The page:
Clinic offers a new way to treat children’s pain

Clinic offers a new way to treat children's pain

By Jeremy Olson, Star Tribute
March 27, 2015

A trippy new patient room at Children’s Hospital in Minneapolis is capable of producing an orange scent, or piping musical vibrations to a comfy chair, as part of the hospital’s movement away from conventional drugs and toward alternatives to help children in pain.

A cornerstone of the hospital’s new, $3.1 million pain and integrative medicine center, the so-called Snoezelen room looks less like a clinic and more like someone dropped the Starship Enterprise into a yoga studio.

Contoured chairs are surrounded by glowing lights and fiber-optic cables, as well as bubbling tanks of water that extend from the ceiling to the floor. A wireless panel allows patients to adjust the brightness and color of everything.

Behind the space-age look, however, is a lot of basic understanding about the body and ways to diffuse pain through relaxation, meditation and distraction, said Dr. Stefan Friedrichsdorf, Children’s director of pain medicine, palliative care and integrative medicine.

Busy hospitals aren’t always known for these things.

“A normal hospital room, a normal clinical room, is just the wrong surrounding [for many children in pain],” Friedrichsdorf said. “They may get even worse.”

Dr. Stefan Friedrichsdorf talked quietly to Kali McKellips, 8, as she arranged her stuffed dogs for a picture.

Dr. Stefan Friedrichsdorf talked quietly to Kali McKellips, 8, as she arranged her stuffed dogs for a picture.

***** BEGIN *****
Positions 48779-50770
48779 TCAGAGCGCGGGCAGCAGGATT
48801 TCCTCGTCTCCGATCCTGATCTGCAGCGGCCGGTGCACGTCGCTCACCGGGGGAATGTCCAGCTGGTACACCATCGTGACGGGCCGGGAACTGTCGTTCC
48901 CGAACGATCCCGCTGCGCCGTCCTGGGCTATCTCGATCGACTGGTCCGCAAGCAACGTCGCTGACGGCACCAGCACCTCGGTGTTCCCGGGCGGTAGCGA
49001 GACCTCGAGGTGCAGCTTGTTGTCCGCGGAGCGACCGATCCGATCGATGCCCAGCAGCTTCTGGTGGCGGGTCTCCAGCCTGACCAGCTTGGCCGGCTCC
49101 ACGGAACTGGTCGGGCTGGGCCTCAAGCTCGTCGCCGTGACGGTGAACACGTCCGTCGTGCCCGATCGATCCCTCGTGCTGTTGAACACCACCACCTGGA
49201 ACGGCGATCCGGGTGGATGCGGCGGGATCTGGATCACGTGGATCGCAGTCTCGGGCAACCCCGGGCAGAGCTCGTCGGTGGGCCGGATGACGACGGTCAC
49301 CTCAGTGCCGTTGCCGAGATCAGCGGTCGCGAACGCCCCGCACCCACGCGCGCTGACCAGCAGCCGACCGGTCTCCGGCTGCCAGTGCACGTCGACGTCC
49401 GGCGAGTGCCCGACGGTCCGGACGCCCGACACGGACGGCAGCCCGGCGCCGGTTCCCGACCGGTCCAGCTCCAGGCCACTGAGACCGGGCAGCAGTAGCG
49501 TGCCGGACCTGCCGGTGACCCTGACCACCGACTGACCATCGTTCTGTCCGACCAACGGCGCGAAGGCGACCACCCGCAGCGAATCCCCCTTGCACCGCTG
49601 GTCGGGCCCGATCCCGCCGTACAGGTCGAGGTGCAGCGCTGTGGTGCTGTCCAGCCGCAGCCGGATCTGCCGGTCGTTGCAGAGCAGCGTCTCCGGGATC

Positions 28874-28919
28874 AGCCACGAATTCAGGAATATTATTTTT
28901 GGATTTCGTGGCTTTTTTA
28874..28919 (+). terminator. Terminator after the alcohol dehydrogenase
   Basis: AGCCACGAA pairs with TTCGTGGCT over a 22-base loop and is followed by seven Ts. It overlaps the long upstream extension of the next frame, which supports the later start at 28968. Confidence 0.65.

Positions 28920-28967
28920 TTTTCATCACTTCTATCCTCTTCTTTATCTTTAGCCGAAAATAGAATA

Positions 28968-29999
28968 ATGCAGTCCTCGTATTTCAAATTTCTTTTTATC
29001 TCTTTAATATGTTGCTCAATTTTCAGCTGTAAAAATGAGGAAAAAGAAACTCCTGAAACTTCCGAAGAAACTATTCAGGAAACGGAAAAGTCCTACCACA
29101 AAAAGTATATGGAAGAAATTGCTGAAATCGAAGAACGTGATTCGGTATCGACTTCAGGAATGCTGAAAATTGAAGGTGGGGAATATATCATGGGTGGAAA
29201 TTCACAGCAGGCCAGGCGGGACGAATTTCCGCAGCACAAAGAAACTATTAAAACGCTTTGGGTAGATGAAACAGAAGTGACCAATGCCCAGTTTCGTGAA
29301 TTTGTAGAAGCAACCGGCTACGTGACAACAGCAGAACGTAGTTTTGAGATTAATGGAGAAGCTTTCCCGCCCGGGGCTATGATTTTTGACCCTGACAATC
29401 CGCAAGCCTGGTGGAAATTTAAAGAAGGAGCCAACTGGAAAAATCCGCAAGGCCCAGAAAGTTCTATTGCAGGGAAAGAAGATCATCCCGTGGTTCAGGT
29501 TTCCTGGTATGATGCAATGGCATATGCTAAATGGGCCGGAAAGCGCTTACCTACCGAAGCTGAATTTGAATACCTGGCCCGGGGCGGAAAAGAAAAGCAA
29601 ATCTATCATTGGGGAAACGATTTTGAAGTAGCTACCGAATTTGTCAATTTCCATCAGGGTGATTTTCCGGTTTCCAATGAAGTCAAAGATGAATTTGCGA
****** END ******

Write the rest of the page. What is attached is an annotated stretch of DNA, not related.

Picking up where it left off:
Snoezelen rooms, pioneered in the Netherlands 30 years ago, are designed to engage patients’ senses of touch, smell, sight and sound, and to give them the control over their environments that they often lack as hospital patients. The name, pronounced SNOOZE-Len, combines the Dutch verbs snuffelen (explore) and doezelen (relax) and is a brand name for a broader medical specialty called multisensory stimulation.

Friedrichsdorf said the concept was an ideal fit with the renovation of Children’s pain clinic, which for years has been trying to advance noninvasive alternatives such as acupuncture, aroma therapy, guided imagery and exercises that use biofeedback to rewire the brain’s responses to pain.

The Snoezelen room includes a device that can replicate relaxing scents such as peppermint or spearmint. It also features a video system that projects interactive games on the floor.

Like everything in the room, the game can distract kids from their suffering. Studies have shown measurable declines in agitation and pain, and improvements in areas such as sleep quality, after time in Snoezelen rooms.

“When kids de-stress,” Friedrichsdorf said, “they actually do much better. They heal faster.”

At the same time, the games and sensory activities in the room also encourage motion and stretching that can have therapeutic benefits.

Pediatric pain management has been a somewhat misguided field, Friedrichsdorf said, overusing costly nerve-block injections that interrupt the body’s pain signals to the brain. He also disagrees with the common practice of “desensitization” to numb aching body parts for children with disorders such as complex regional pain syndrome.

“If anything, it makes it worse,” he said.